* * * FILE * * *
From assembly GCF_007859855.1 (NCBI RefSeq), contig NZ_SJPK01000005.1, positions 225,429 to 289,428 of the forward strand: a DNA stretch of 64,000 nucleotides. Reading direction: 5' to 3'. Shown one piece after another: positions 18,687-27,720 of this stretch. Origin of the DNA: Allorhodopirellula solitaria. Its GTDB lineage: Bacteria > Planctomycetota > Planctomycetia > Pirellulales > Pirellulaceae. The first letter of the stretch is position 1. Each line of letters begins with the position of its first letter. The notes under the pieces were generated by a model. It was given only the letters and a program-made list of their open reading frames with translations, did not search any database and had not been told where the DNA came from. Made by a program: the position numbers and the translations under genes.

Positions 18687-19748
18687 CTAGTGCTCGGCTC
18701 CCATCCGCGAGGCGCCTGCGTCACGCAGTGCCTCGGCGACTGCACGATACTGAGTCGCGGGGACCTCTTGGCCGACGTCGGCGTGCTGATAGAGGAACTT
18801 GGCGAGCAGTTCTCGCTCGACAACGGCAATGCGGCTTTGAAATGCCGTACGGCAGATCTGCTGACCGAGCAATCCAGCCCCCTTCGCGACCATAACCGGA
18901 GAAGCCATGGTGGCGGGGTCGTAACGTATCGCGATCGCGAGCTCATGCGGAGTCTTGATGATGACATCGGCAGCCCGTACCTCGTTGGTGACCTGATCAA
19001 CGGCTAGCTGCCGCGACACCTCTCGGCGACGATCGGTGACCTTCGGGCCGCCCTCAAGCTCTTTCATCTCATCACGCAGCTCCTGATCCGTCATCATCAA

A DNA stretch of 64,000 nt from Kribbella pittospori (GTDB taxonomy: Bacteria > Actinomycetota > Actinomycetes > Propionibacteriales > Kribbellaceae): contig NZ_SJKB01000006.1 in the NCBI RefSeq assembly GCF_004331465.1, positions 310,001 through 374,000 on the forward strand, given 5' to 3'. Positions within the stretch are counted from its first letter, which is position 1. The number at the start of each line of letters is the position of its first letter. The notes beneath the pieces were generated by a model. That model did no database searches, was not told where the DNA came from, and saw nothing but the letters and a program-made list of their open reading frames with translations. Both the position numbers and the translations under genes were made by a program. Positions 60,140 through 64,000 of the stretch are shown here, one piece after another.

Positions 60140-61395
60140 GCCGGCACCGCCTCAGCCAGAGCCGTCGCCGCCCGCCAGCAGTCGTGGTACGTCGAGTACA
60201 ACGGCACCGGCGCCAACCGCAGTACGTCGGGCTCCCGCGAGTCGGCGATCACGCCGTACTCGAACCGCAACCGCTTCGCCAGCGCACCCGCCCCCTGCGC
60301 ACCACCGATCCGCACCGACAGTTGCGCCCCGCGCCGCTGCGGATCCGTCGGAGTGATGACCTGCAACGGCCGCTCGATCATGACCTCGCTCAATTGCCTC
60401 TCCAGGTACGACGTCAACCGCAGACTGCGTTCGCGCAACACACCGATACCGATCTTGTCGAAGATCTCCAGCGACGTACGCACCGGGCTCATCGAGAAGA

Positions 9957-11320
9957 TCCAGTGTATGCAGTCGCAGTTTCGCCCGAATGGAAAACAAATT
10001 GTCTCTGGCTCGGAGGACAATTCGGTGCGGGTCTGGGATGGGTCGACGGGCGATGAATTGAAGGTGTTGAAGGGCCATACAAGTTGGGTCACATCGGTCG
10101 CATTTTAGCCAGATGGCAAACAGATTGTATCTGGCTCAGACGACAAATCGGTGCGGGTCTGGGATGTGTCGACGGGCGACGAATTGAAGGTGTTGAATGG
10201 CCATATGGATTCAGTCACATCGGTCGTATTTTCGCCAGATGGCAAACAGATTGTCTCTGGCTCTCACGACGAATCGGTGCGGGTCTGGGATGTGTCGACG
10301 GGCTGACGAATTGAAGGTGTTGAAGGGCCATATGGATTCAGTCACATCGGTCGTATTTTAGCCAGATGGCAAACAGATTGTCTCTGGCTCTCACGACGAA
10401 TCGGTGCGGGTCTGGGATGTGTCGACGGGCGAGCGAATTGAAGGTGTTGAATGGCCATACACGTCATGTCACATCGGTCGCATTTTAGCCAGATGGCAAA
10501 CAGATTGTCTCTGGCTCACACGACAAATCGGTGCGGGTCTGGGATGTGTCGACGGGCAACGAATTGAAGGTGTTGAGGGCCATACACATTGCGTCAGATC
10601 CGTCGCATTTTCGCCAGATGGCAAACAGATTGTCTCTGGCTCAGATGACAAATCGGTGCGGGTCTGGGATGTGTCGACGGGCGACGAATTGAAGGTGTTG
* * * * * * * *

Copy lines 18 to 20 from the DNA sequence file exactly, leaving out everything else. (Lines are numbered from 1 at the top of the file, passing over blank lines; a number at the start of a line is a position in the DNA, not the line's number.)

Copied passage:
10201 CCATATGGATTCAGTCACATCGGTCGTATTTTCGCCAGATGGCAAACAGATTGTCTCTGGCTCTCACGACGAATCGGTGCGGGTCTGGGATGTGTCGACG
10301 GGCTGACGAATTGAAGGTGTTGAAGGGCCATATGGATTCAGTCACATCGGTCGTATTTTAGCCAGATGGCAAACAGATTGTCTCTGGCTCTCACGACGAA
10401 TCGGTGCGGGTCTGGGATGTGTCGACGGGCGAGCGAATTGAAGGTGTTGAATGGCCATACACGTCATGTCACATCGGTCGCATTTTAGCCAGATGGCAAA